Near the sign about Glen Canyon, some footprints lead off into the desert, out of the wash to your right/straight. Follow these footprints. You can follow footprints basically all the way to the mouth of Neon Canyon. You can also use a compass or a GPS to get you to the right place. There is no trail, so you will just have to head in the right direction, and correct your mistake once you can see the dome again. After you have walked 2 or 3 miles from the bottom of the slickrock, you will come to another slickrock “cliff”. From here, you should be able to see the dome again; scramble down the slickrock, and head towards the dome.
After another mile or so, you will come to the edge of the canyon with the Escalante River flowing along the bottom of it. You probably will not be able to see the river, but you will be able to see the trees along the bottom of the canyon. There is a trail down at GPS coordinate 37°36’19” N 111°10’30” W. If you don’t have a GPS, the trail is located across the canyon from the mouth of Neon Canyon, across from the dome you’ve been walking towards. The trail down is very sandy (some people call it a sand dune), but eventually it will drop you at the bottom of the canyon. Walk across the canyon towards the mouth of Neon Canyon. You will need to cross the Escalante River before you can get into Neon. When we crossed it in mid-May, the water was only knee-deep, but the water level will vary depending on how much rain the monument has had recently. After you have cross the Escalante River, head up into Neon Canyon. The entrance to Neon Canyon is at GPS coordinate 37°36’40” N 111°10’03” W.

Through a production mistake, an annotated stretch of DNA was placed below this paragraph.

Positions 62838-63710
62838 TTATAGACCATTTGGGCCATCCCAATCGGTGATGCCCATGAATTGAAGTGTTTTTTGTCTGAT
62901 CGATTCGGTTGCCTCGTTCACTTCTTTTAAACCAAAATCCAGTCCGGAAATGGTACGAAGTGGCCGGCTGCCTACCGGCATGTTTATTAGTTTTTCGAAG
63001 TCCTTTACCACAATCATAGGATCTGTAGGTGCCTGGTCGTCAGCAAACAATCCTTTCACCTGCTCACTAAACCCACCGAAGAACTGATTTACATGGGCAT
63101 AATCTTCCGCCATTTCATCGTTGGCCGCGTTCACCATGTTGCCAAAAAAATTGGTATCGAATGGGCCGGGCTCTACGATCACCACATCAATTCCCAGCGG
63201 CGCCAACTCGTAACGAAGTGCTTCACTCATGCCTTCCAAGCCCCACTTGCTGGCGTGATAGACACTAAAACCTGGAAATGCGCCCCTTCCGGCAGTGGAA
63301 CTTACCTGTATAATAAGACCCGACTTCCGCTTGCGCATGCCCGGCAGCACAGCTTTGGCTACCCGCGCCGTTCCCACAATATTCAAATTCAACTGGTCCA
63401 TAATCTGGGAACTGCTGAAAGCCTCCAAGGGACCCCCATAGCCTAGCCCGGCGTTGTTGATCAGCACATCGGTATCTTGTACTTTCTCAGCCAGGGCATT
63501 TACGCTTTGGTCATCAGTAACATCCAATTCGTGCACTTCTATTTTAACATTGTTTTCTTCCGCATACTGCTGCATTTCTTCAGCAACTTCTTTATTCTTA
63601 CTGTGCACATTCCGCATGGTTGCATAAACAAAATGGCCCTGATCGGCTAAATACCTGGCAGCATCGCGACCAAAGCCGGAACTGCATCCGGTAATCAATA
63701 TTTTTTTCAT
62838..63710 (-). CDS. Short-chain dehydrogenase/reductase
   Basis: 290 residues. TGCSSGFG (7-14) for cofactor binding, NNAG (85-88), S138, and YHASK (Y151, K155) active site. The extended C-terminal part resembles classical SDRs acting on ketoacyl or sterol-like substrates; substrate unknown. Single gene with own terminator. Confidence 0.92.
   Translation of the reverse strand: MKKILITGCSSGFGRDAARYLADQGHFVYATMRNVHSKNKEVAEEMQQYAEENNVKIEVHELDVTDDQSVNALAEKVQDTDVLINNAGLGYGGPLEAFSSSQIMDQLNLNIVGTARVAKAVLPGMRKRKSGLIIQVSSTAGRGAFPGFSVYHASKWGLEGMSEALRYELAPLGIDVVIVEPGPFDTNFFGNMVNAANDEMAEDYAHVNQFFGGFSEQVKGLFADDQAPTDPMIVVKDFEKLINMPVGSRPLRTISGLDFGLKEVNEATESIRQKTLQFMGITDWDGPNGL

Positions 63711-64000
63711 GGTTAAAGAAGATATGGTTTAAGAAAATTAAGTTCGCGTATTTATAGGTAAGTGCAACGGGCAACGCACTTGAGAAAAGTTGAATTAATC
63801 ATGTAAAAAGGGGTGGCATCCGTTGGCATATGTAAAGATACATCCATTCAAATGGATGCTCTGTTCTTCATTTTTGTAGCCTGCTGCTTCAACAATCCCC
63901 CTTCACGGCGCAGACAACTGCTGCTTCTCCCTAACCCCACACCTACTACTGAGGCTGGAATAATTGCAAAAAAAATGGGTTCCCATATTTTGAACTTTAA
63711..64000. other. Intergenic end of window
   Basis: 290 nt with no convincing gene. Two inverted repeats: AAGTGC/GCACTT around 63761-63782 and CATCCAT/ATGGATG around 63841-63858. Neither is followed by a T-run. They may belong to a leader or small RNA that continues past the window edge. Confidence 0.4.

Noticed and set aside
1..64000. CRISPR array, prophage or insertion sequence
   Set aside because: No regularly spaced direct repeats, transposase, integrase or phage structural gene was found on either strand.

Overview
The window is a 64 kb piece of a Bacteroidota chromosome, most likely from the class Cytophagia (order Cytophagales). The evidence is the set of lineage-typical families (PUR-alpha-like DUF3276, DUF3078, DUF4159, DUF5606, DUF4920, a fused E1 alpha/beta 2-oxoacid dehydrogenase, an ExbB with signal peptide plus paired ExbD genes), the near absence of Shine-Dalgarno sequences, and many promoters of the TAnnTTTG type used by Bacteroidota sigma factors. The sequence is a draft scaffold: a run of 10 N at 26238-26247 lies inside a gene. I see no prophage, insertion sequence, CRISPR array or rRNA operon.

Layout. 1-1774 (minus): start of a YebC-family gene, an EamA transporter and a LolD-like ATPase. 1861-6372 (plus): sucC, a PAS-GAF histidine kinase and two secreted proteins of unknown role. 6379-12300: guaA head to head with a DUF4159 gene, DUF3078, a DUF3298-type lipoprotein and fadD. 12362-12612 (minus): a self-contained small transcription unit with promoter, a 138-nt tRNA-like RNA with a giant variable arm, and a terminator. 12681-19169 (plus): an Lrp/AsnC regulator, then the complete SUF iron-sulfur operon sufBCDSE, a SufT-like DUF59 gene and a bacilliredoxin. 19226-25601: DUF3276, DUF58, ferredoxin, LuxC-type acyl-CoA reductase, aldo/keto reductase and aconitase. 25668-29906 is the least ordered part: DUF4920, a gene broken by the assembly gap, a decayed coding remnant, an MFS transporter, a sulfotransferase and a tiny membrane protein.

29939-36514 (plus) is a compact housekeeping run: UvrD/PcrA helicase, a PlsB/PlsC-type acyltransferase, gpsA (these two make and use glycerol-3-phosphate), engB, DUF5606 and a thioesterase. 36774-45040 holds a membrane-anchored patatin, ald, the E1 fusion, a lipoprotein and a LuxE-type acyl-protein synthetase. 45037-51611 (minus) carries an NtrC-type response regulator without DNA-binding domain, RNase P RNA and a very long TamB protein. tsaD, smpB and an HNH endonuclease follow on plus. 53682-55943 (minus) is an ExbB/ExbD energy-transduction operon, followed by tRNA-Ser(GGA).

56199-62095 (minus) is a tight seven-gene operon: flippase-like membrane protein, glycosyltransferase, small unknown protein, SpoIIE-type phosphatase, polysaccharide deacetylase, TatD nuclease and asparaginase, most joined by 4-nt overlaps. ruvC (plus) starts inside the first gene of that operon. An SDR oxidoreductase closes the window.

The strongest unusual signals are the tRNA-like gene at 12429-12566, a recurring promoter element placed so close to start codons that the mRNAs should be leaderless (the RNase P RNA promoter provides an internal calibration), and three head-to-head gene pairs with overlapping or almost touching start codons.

The canyon itself is beautiful, with desert varnish striping the walls, and green vegetation setting it all off. Depending on how much water is in the canyon, you may have to do some scrambling to get to the Golden Cathedral, 1 mile up Neon Canyon. However, I did not find it too difficult a walk. You will know you are in the Golden Cathedral when the canyon seems to come to an end at a wall with a large puddle at the bottom of it. Above the puddle are two holes (pot holes) in the wall/roof of the canyon. These lead to the upper part of Neon Canyon. Many people start in Upper Neon, and then repel down through the potholes and land in the puddle. Several did this while we were enjoying the Cathedral.
Return by the way you came. The trail back up out of the Escalante River Valley can be found at GPS coordinate 37°36’21” N 111°10’08” W. I found the hike much more enjoyable with the shorter hike, and the less times crossing the river. It was a bit of an adventure trying to go overland by just following footprints, but it was worth it, and I’m ready to try it again sometime!
Round Trip Trail Length: About 8 miles. Distance will vary.
Facilities: Trail register at parking area for trailhead.
Would I go 100 miles out of my way for this?
- 1:52 AM MDT on June 27, 2017
- 10:00 PM MDT on June 28, 2017
Tuesday Tue Jun 27 0%
Sunny. High 94F. Winds WSW at 10 to 20 mph.
Wednesday Wed Jun 28 0%
A mainly sunny sky. High 93F. Winds SW at 15 to 25 mph.
Thursday Thu Jun 29 0%
Sunny skies. High 92F. Winds WNW at 10 to 15 mph.
Friday Fri Jun 30 0%
Except for a few afternoon clouds, mainly sunny. High 93F. Winds SW at 5 to 10 mph.
Saturday Sat Jul 01 0%
Mostly sunny skies. High 94F. ENE winds shifting to S at 10 to 15 mph.